Words By Owen Trewartha
Edgy, flash-in-the-pan, or cinema’s most intriguing genre?
The state of western cinema has become generally stale and shows signs of regressing into the more cookie cutter and heavily profit-driven style of ‘golden age’ Hollywood. A conveyor belt of the same film being reproduced over and over with identical codes, conventions, and clichés which are consumed by the masses but leave the film fan writhing in pain. Mainstream cinema is becoming stagnant, and new genres are on the horizon to revitalise your decaying movie taste buds.
Enter ‘New French Extremity’ aka ‘New French Extremism’. A controversial and deeply polarising recent development in cinema which has been both revered and refuted as cinemas newest and most artistically intriguing genre. The genre is home to hyper violence and disturbing graphic imagery in conjunction with experimental camera techniques and story lines.
Director Gaspar Noé is the poster child for the genre, most known for his insanely unnerving and visually nauseating feature Irreversible. In addition, he has released a handful of other films in recent years including Enter the Void, a psychedelic POV voyeuristic journey through the world of the afterlife.
The debate rages that these films are of low taste and use shock tactics to gain their audience. Noé’s films are undeniably graphic and describing them as uncomfortable is an understatement. The first 20 minutes of Irreversible had audience members booing and walking out of screenings, even as far as being physically sick in the seats from the disgusting images and motion sickness-inducing camera work. Noé doesn’t shy away from making socially unacceptable and taboo subjects a major part of his artistic process. Resulting in a tidal wave of criticism following a brutal and relentless rape scene which had people denouncing Irreversible as nothing but a “snuff movie”.
Parallels must be drawn to the likes of Stanley Kubrick’s A Clockwork Orange. Previously slammed by critics similarly to Irreversible, but in the following years, widely acknowledged as a masterpiece. Noe is treading new ground and creating a secondary artistic film movement which rightly so polarises its audience. His films although seem extreme, perfectly illustrate the vulgarity of the acts on screen and immerses the viewer into the narrative like never before.
A horror film is designed to create fear in the audience member, so by Noé’s logic, murders, and sexual assaults should be made to represent the deplorable act as just that. This reaction from audiences is exactly what Noé is striving for. A dialogue and more importantly, scenes so realistic and unbearable to watch as the real events themselves. The masses have become so non-chalent about violence on screen that it takes an extreme genre such as New French Extremism to evoke powerful emotion about these subjects, once they appear on the screen.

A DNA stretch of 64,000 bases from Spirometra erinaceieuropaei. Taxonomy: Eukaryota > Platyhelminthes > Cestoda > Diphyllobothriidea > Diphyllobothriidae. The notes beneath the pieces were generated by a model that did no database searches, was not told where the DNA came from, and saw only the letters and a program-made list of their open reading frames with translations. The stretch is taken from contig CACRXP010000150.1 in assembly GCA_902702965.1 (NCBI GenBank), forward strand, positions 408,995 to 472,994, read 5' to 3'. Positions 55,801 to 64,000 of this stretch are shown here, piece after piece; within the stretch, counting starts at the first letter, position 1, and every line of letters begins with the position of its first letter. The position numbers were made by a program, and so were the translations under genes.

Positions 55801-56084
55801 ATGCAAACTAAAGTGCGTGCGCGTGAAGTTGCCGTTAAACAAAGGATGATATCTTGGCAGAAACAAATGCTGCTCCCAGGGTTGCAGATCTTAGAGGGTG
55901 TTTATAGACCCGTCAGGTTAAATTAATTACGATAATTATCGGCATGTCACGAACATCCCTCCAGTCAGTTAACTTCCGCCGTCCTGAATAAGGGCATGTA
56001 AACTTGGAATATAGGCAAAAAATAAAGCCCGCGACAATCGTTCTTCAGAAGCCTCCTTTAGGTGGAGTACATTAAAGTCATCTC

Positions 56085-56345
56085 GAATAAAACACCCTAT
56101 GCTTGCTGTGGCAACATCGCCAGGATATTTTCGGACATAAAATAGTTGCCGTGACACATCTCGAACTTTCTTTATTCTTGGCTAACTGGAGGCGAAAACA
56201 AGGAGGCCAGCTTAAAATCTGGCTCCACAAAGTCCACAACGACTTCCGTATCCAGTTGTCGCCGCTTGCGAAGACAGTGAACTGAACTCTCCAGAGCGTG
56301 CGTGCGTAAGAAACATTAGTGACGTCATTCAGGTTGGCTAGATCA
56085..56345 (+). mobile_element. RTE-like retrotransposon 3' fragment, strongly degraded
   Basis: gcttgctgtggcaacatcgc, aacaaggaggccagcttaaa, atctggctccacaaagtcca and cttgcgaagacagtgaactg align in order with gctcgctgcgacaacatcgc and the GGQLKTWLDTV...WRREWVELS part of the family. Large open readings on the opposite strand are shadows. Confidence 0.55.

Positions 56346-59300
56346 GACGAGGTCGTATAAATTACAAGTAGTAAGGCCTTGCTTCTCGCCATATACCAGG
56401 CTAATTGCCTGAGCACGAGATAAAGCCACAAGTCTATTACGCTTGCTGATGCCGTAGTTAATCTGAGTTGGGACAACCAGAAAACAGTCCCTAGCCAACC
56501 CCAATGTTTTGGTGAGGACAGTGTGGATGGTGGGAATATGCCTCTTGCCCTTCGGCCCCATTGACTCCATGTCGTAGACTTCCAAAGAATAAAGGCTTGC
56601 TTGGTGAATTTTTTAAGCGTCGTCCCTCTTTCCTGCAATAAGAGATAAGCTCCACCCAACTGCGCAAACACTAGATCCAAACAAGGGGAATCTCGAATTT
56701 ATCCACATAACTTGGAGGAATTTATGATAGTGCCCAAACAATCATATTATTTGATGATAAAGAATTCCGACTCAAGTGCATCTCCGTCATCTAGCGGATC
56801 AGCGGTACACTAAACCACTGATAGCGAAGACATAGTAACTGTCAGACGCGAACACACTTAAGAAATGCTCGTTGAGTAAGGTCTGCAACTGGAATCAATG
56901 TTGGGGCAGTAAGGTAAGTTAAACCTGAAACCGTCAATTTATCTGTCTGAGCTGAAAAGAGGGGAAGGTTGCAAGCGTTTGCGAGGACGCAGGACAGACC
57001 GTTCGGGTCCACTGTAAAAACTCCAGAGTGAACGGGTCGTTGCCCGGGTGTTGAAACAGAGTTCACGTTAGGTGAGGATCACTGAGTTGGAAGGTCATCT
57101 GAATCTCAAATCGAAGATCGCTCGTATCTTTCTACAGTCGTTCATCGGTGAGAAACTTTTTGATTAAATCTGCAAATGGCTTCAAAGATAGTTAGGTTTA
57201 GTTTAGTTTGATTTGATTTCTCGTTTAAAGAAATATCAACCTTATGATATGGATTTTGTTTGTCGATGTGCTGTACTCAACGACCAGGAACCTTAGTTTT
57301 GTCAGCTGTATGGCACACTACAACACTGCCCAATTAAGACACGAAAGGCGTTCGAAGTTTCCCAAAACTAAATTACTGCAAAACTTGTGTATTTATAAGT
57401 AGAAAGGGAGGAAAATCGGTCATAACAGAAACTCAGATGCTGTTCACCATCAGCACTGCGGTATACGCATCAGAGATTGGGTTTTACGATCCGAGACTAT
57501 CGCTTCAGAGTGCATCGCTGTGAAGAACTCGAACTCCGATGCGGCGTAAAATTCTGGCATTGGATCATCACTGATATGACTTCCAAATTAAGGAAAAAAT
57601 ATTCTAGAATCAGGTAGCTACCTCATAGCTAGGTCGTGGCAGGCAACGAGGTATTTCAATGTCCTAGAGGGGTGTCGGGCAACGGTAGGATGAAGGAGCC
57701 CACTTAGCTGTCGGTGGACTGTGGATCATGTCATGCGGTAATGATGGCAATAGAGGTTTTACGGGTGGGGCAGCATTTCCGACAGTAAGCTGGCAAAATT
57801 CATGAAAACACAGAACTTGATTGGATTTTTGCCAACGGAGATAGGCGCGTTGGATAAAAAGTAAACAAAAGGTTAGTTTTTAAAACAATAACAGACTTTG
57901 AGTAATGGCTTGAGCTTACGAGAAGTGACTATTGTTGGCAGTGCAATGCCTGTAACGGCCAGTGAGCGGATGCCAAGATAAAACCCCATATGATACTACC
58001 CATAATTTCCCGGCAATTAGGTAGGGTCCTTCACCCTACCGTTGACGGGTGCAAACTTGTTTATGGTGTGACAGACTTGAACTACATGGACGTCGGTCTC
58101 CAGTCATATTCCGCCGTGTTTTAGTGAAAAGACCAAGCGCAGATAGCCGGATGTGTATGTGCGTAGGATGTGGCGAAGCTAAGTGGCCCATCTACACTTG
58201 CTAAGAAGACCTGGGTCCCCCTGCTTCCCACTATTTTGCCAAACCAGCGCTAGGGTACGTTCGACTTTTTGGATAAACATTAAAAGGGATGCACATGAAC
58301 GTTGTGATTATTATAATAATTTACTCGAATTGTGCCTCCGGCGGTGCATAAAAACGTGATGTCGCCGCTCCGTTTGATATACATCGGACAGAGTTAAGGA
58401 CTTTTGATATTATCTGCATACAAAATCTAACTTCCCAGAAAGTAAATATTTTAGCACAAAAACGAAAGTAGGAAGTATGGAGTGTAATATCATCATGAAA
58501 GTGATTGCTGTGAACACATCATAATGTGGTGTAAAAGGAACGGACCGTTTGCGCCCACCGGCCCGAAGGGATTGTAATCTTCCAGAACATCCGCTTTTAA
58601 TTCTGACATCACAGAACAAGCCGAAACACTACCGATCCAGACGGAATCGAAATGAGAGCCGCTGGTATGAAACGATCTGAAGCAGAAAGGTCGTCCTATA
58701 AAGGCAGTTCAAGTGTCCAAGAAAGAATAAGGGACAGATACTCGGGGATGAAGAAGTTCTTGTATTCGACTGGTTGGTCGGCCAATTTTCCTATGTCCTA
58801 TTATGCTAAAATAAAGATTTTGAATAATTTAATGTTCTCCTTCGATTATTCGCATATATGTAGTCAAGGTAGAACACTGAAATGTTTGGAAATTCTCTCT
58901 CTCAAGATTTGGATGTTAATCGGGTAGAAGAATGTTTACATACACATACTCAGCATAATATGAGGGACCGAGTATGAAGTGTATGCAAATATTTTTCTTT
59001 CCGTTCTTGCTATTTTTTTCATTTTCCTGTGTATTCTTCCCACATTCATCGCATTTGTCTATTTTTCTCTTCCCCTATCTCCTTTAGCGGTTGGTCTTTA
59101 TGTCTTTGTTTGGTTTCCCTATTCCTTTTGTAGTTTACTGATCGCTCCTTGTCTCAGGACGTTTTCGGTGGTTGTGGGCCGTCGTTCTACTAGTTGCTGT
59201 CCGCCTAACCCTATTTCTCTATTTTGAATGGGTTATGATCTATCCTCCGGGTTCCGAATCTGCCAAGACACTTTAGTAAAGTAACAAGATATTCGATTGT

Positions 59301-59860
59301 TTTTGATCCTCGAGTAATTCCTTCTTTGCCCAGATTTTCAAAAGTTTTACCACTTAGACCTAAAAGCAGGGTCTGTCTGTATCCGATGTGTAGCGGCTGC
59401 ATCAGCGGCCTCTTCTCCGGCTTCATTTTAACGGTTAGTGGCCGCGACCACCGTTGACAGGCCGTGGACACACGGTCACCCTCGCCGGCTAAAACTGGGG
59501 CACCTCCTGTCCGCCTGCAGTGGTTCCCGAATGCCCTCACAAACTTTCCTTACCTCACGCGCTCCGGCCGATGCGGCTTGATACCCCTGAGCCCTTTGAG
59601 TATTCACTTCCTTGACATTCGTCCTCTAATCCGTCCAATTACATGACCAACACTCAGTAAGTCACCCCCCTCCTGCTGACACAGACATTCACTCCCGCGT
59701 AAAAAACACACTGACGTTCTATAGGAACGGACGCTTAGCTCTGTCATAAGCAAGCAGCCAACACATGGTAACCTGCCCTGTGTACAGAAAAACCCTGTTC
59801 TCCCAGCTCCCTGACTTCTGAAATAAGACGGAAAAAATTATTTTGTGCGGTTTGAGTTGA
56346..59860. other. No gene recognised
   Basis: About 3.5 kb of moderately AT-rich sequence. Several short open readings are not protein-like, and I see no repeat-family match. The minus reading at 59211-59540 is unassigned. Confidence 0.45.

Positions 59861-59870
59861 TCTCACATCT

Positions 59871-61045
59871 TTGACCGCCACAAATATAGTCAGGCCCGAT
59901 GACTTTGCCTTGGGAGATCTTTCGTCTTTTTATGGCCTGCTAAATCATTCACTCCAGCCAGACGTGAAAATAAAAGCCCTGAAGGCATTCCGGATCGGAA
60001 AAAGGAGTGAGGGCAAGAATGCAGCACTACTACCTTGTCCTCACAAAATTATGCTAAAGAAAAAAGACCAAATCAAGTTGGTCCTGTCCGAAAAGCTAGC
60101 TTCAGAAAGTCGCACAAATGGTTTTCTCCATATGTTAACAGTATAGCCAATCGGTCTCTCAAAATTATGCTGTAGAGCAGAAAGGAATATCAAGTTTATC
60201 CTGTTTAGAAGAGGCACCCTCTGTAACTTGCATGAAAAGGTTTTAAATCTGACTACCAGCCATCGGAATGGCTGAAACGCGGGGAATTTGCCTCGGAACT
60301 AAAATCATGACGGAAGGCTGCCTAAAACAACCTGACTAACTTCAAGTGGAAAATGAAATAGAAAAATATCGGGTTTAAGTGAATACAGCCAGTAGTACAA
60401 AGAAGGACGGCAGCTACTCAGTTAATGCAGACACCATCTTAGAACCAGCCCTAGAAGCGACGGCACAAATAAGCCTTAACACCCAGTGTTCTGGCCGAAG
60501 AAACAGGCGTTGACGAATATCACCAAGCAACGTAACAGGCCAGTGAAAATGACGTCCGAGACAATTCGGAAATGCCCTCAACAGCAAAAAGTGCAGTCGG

There is a clear distinction in terms of typical ‘shock value’ features and the works of Gaspar Noé. His films show a great level of craftsmanship, excruciating detail, and impressive raw talent. This rawness is exactly what makes the Extremism movement respectable compared to releases such as Human Centipede and the Hostel/Saw series. If we acknowledge cinema as an always evolving art form as every other, directors are obliged to constantly challenge boundaries set for them by the previous status quo to make sure the art progresses. Gaspar Noé and the French Extremism genre is polarising and quite understandably repulsive to large amounts of viewers, but that doesn’t intrinsically make Noé’s work any less valuable.
The rebels and innovators are at the forefronts of any area in our culture, which bring with them both genius and idiotic ideas. They push buttons which infuriate and equally delight, meaning they are the life blood to a prestigious media form which has weaned considerably the last 10-15 years.
Gaspar Noé is one of these rebellious innovators which will continue to create provoking and progressive works in the years to come and needs to be embraced if cinema is to ever strive onward and not fall into irrelevancy. This isn’t an argument for French Extremism cinema specifically, but to any art form which is controversial. Not only directors, but audiences must attempt to challenge themselves and their cinematic pallet, whether it be developed or in infancy with interesting new content. Love him or loathe him, Gaspar Noé is exactly what cinema needs to shake the formulaic mainstream conveyor belt and begin a dialogue.
Everyone likes a good film, but a great film has both fanatical support and opposition. Only with controversy and debate does the industry adapt and evolve to ever growing heights. So even if Noé isn’t for you, he’s helping make cinema a better place than he found it.